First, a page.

Patients on Lithium Are Significantly Less Likely to Harm Themselves

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Patients with bipolar disorder taking lithium have lower rates of self-injury.
Patients with bipolar disorder taking lithium have lower rates of self-injury.

HealthDay News — Patients with bipolar disorder taking lithium have lower rates of self-harm and unintentional injury compared to those taking other mood stabilizers, according to research published online May 11 in JAMA Psychiatry.

Joseph Hayes, MB, ChB, fellow of psychiatry at University College London, and colleagues collected medical data on 6,671 patients diagnosed with bipolar disorder and prescribed only one of the following drugs: lithium, valproate, olanzapine, or quetiapine.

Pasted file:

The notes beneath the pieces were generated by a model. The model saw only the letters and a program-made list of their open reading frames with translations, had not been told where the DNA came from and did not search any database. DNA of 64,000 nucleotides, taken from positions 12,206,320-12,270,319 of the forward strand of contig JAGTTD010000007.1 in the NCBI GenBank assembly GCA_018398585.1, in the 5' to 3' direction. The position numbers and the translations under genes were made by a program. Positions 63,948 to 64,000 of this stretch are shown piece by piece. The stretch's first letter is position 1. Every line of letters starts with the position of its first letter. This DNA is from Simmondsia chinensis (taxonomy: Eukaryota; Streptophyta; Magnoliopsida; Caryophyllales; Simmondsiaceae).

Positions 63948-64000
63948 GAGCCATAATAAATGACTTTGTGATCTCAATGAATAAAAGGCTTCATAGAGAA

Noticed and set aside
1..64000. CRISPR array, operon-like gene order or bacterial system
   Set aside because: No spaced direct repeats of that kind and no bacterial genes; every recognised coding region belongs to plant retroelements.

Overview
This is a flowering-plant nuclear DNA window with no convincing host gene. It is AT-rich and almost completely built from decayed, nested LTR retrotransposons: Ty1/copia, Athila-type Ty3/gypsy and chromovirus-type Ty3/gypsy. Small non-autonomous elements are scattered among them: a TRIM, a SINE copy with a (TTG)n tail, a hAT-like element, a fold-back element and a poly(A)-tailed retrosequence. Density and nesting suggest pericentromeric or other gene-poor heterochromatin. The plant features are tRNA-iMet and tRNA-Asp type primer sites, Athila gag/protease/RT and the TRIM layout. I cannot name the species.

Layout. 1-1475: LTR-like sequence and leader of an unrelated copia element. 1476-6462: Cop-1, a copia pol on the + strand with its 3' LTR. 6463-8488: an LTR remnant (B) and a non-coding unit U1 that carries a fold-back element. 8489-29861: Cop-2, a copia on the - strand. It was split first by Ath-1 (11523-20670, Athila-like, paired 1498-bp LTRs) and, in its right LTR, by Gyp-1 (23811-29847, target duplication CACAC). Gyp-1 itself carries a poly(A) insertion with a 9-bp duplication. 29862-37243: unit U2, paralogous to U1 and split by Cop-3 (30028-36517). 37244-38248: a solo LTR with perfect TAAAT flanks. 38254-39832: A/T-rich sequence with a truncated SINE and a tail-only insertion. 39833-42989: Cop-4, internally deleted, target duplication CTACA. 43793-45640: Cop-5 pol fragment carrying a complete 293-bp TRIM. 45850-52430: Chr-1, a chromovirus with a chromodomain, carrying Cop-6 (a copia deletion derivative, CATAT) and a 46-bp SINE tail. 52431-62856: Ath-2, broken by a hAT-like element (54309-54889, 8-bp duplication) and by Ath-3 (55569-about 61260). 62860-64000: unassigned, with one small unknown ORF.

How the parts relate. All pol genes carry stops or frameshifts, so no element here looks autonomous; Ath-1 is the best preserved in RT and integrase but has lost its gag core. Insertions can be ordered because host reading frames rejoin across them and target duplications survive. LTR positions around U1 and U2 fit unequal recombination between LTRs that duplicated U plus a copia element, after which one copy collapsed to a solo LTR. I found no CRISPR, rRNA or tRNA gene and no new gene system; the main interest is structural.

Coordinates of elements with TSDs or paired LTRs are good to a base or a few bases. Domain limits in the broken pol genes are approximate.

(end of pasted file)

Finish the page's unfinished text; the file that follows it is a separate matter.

The investigators found that patients on lithium were less likely to harm themselves, either intentionally or by accident. Patients taking one of the alternative mood stabilizers were 40% more likely to harm themselves compared to patients on lithium. Patients on valproate or quetiapine were 32% to 34% more likely to experience unintentional injury, most likely while experiencing a manic episode. The suicide rate was lower in the lithium group, but too few suicides occurred to allow accurate risk estimates.

"This is important because people with bipolar disorder are 15 times more likely to die by suicide and 6 times more likely to die by accidental injury than the general population," Hayes told HealthDay.

Reference

Hayes JF, Pitman A, Marston L, Walters K, Geddes JR, King M, Osborn DP. Self-harm, unintentional injury, and suicide in bipolar disorder during maintenance mood stabilizer treatment: a UK population-based electronic health records study. JAMA Psychiatry. 2016. 10.1001/jamapsychiatry.2016.0432. [Epub ahead of print]

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